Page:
Recent testing indicates that the M1 Mac Thunderbolt ports’ transfer speeds aren’t as fast as advertised by Apple. The good news is that this doesn’t affect the internal drive, which is typically the most used storage and, in some cases, the only storage some users access. However, the slower speeds could have a negative impact on professional video editors or anyone that relies on super-fast external storage for daily use.
External storage is often used to back up data if something goes wrong with the primary drive or the operating system becomes infected with a computer virus. In this case, a Mac computer’s Time Machine backup doesn’t need to be fast. What’s more important is reliability. In some cases, very slow media is used when there’s a need to store vast amounts of information. For example, some companies use magnetic tape drives to store petabytes of data safely offline at a relatively low cost. One petabyte is equal to a thousand terabytes which would cost hundreds of millions of dollars if stored on solid-state drives.
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While backup storage doesn’t have to be fast, some users require the highest transfer rates possible to keep up with demanding tasks such as editing video at 4K or 8K resolution. In some cases, the computer must simultaneously access multiple streams of this high-bandwidth content for transitions and picture-in-picture effects. That’s when performance that doesn’t meet claims can cause a problem. Recent testing by artist and Mac developer Howard Oakley of Eclectic Light Company revealed Thunderbolt port transfer speeds that were much slower than expected. While all M1 systems should support USB 3.1 Gen 2 at 10 gigabits-per-second, there appears to be some issue preventing the best bandwidth possible. In some cases, five gigabits-per-second was shown as the maximum, half of the rate expected. The good news is that USB 3.2 storage offered consistent 10 gigabits-per-second transfers even though Apple didn’t claim compatibility with this standard. USB 3.2 has a maximum transfer rate of 20 gigabits-per-second but only 10 gigabits-per-second.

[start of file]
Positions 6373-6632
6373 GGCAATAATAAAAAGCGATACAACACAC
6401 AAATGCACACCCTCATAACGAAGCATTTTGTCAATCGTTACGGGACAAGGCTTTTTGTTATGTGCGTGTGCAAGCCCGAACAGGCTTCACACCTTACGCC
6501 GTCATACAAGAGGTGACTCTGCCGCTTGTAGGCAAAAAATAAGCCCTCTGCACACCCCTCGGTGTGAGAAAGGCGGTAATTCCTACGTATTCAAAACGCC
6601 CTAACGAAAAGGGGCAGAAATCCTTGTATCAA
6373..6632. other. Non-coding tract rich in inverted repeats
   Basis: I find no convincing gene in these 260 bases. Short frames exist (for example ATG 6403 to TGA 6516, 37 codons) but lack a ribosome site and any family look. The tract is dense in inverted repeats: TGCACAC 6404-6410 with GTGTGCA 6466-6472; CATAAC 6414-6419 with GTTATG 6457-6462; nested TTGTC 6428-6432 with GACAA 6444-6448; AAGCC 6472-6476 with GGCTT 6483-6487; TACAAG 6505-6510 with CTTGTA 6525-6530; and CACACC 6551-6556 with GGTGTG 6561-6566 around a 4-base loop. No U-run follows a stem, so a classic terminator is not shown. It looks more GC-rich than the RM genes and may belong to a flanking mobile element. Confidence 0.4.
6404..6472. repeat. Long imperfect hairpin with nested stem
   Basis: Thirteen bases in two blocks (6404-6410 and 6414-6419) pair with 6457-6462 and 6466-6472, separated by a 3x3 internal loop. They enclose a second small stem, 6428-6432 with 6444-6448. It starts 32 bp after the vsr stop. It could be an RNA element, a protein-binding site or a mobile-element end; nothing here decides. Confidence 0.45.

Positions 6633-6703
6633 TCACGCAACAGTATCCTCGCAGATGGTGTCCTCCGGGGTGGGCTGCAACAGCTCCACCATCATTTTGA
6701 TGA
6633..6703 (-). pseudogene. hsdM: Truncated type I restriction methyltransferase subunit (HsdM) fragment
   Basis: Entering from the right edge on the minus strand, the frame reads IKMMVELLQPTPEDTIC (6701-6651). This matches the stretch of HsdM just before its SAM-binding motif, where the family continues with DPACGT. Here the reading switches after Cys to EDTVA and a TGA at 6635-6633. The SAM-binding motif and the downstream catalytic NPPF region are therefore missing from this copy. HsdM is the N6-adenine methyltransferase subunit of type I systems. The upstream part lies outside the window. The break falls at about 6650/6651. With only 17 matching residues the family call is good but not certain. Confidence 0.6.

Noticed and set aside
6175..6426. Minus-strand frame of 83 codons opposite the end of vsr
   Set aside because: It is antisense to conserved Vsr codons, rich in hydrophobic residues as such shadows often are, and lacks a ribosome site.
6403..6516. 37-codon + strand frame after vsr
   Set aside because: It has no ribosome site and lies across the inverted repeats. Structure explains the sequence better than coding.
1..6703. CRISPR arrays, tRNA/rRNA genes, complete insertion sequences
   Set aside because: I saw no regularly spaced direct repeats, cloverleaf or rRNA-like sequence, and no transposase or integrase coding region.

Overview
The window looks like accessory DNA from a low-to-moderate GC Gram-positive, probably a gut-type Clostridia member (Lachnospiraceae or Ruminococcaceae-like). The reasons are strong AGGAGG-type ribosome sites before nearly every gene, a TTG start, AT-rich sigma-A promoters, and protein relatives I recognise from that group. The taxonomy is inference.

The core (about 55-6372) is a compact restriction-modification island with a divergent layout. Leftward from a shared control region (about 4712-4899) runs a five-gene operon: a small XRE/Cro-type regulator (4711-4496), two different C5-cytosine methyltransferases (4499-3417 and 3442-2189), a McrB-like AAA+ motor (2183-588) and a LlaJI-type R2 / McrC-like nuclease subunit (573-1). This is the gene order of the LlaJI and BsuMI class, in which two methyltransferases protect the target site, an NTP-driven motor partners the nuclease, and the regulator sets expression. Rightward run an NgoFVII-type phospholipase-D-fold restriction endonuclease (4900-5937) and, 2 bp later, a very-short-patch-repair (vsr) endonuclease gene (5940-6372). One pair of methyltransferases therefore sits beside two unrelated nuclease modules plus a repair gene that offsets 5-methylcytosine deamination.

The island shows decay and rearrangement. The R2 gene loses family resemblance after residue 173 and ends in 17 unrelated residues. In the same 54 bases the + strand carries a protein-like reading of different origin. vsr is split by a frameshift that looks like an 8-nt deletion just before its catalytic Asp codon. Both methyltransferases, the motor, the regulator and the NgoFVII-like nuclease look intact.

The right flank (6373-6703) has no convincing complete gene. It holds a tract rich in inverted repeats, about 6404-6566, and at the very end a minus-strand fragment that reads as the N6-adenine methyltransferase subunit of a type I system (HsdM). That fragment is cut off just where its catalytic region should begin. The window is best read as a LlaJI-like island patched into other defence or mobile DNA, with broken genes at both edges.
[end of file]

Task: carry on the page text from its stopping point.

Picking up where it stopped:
M1 Mac Cables & Drives
Getting to the bottom of storage slowdowns is not an easy task. Various combinations of components must be checked in sequence to get a clear picture, and it seems like Oakley did a thorough job, calling in some help for verification from two other people. The factors that must be considered are the computer used for testing, the software used for testing, the ports being connected to, the cables used for the connection, and, finally, the external drives. If any of these fall below the rated standard, it will affect the results.
If these tests are accurate, the M1 Mac can’t achieve the full speed that should be possible when using USB 3.1 Gen 2. That’s disappointing, but there are some solutions. Using USB 3.2 storage connected directly to a Thunderbolt port on an M1 Mac reached transfer speeds of 10 gigabits-per-second, with read and write rates of about 910 and 970 megabits-per-second. That’s extremely fast and offers a solution for those with the most demanding applications. M1 Mac users with USB 3.1 Gen 2 drives, using a Thunderbolt 3 Dock, or the USB ports on a Studio Display, seem to offer better performance.